As harvest starts, anxiety grows for Ukraine's farmers of grain.

ZHURIVKA (Ukraine) -- Oleksandr Chukuk's warehouse should have been empty in anticipation of the new harvest.

As harvest starts, anxiety grows for Ukraine's farmers of grain.

ZHURIVKA (Ukraine) -- Oleksandr Chukuk's warehouse should have been empty in anticipation of the new harvest. He had shipped his winter wheat abroad. Instead, his central Ukrainian storage bins are overflowing with grain that he can't ship out due to the war with Russia.

Already, the green spikes are beginning to ripen. Soon the horizon will be like the Ukrainian flag: a sea of golden under a blue sky. Chubuk is optimistic about achieving 500 tons of harvest, but for the first-time in his 30 year career as a farmer, he's not sure what to do.

He said, "Hope is all I have right now."

According to President Volodymyr Zeleskyy, the war in Ukraine has trapped 22 million tonnes of grain. This is a serious problem for Ukraine, which is known for being the "breadbasket" of Europe for its exports, including wheat, corn, and sunflower oil.

According to the Ukrainian Grain Association, Ukraine was able to export 6 to 7 million tons per month before Russia invaded. However, it only shipped 2.2 million tons in June, which is a drop of 2% from its previous total. It normally sends around 30% of its grain to Europe and 30% to North Africa, while 40% goes to Asia, according to Mykola Horbachov (head of the association).

The fate of Ukraine's upcoming harvest is uncertain due to Russia's blockade at the Black Sea ports. According to the U.N. Food and Agriculture Organization, the war is threatening food supplies in many developing countries and could lead to increased hunger for as many as 181 million people.

Many farmers in Ukraine are at risk of going bankrupt. Horbachov stated that they are in the most difficult position since 1991 when Ukraine gained independence.

Recep Tayyip Erdan, Turkish President, has stated that Turkey is working with Russia, Ukraine and the U.N. to find a solution. He also offered safe passages in the Black Sea to wheat shipments.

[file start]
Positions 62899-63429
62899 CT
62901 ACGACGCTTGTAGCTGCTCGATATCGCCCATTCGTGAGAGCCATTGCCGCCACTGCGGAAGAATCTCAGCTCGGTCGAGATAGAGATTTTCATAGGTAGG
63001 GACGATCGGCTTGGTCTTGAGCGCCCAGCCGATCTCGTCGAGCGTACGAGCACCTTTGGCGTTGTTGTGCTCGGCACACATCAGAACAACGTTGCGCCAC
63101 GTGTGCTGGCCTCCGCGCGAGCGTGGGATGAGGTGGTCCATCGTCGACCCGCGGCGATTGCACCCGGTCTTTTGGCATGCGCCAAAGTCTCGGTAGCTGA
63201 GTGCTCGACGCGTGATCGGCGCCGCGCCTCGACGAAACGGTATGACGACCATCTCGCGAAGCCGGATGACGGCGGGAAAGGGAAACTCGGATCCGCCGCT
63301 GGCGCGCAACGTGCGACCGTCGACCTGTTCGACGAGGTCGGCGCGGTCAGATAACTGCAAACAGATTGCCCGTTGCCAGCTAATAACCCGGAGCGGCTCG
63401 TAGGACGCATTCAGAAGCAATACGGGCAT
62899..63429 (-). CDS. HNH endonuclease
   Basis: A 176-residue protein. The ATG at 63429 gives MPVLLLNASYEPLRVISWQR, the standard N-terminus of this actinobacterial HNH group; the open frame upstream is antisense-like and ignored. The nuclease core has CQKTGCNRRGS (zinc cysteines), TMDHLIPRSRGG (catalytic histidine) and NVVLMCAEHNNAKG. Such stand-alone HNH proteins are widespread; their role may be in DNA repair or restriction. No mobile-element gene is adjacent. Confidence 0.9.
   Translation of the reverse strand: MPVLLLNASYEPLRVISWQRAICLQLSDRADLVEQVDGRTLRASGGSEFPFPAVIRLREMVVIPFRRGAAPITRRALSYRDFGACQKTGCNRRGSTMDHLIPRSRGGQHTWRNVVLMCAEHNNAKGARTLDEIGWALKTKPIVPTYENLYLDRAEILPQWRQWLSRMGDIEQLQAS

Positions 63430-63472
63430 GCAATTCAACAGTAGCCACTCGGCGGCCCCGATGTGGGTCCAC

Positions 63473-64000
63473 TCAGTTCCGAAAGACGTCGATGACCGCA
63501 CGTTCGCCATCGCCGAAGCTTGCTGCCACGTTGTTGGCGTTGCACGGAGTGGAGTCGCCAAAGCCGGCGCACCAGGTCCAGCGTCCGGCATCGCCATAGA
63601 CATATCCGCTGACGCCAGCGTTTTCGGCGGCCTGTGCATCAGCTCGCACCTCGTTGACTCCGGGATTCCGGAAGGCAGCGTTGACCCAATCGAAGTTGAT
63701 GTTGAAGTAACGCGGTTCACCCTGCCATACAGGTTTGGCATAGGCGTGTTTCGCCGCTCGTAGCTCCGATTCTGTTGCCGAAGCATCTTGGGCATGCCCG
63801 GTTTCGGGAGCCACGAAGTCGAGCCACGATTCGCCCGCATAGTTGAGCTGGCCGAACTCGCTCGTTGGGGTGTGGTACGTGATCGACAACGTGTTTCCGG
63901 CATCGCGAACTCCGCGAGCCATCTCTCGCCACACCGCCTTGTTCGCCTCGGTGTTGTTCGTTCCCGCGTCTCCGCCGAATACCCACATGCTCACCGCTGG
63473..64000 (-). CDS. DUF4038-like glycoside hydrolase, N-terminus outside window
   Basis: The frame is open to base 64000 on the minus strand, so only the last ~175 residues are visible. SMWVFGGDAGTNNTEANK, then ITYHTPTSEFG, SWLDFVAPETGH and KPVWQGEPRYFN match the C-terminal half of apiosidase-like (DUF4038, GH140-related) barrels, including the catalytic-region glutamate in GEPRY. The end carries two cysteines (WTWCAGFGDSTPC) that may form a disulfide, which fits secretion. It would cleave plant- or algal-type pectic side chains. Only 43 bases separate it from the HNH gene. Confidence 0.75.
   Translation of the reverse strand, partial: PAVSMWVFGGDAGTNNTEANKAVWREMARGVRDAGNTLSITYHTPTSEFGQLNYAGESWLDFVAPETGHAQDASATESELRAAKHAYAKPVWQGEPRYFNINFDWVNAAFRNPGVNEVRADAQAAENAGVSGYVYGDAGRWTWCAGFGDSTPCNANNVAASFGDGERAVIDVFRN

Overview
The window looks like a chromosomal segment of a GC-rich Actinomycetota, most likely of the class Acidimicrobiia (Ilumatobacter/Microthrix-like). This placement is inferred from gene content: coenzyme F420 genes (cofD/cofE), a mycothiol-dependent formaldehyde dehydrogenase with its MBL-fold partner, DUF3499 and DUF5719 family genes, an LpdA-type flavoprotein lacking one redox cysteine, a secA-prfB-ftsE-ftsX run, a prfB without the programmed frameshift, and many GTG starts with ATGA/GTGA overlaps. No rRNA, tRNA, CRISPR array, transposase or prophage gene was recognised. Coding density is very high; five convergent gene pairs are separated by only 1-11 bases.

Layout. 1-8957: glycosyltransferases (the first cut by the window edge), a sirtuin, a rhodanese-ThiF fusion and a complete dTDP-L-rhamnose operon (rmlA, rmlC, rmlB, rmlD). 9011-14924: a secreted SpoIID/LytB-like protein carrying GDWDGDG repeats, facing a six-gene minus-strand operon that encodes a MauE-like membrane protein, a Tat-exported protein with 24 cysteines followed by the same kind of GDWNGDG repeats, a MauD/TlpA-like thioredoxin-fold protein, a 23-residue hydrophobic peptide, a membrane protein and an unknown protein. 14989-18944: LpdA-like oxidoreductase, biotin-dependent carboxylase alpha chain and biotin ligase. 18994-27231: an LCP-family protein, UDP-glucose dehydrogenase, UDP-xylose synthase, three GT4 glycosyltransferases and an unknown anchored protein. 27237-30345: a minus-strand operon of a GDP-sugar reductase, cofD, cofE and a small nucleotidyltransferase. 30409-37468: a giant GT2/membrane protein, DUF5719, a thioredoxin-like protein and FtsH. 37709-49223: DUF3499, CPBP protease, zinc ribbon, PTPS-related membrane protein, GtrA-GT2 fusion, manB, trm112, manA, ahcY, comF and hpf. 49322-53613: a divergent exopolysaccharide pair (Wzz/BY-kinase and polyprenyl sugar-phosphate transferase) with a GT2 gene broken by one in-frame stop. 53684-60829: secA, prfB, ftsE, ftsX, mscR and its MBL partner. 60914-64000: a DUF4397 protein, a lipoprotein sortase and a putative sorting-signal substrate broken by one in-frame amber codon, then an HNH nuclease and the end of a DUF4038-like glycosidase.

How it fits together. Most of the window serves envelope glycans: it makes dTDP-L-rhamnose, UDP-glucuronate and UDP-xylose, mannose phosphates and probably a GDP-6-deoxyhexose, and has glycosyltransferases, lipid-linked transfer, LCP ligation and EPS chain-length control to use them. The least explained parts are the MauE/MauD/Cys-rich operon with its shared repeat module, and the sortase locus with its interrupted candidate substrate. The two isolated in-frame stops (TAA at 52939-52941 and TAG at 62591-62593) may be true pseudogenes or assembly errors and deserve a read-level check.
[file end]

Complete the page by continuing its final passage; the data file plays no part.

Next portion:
Ukraine is currently looking for less efficient ways to export its grain to Europe. Currently, 30% exports are made via three ports on the Danube River in southwestern Ukraine.

Horbachov stated that the country is also trying to ship grain through 12 border crossings to European countries. However, trucks have to wait for days and Europe's infrastructure can not yet absorb this volume of grain.

He told The Associated Press that it was impossible to construct such infrastructure in a year.

Transport costs rose due to Russia's invasion. From $40 to $45, the cost to ship this year's harvested wheat to Constanta in Romania is $160 to $180 per tonne. Yet, a farmer selling barley is still getting less than $100 per tonne.

Along with the harvest, the losses are increasing.

"Most farmers run the risk of going bankrupt soon," Horbachov said. Horbachov stated that they have no other choice but to sell their grain at a lower price than the cost.

These challenges are not the only ones that farmers face. Not all farmers are able to sell their grain.

A ton of wheat from Chubuk's Kyiv region farm could be sold for $270 before the invasion. He can't find any buyer, even at $135 per pound.

James Heneghan (senior vice president at Gro Intelligence), a global data analytics company that analyzes climate and agricultural data, stated that "the whole system backs down". The system was designed to keep Ukraine's exported goods flowing and not store them.

Future harvests will be difficult if there is no money to buy grain. Horbachov stated that farmers must purchase fertilizers, diesel, and pay their salaries. "Ukrainian farmers can't print money."

As the harvest starts, storage is still available in the country.

According to Horbachov Ukraine has 65 million to 67 millions tons of commercial grain storage capacity. However, 20% of this is located in Russian-occupied territory. Although 20 to 25 million tons of grain can be stored by farmers, some of it is in occupied territories.

Ukraine will have a shortage in storage capacity by September end, when sunflower and corn seeds harvest begins.

Recently, the FAO announced a $17million project to address the storage shortage. Gro Intelligence's Heneghan noted that silo bags could be a temporary solution for farmers who need storage.

Farmers continue to work in the fields even though they are under threat in the southern and eastern regions of the frontline.

"It could be finished in a minute by bombing or as we now see, the fields on fire," Yurii Vakulenko said in the Dnipropetrovsk area, with black smoke visible in distance.

Vakulenko stated that his workers are at risk of their lives because storage facilities refuse to accept their grain.

Last year, Ukraine had a record-breaking harvest of grain. It collected 107 million tonnes. More was expected for this year.

Horbachov predicted that 70 million tons of grain would be harvested this year in the best case scenario.

He stated that he didn't see any way for Ukrainian farmers to survive without opening (Black Sea) ports. "And if they don’t survive, we won’t be able feed African countries."


Francesca Ebel and Valerii Rezik in Ukraine, and Aya batrawy in Dubai (United Arab Emirates) contributed.


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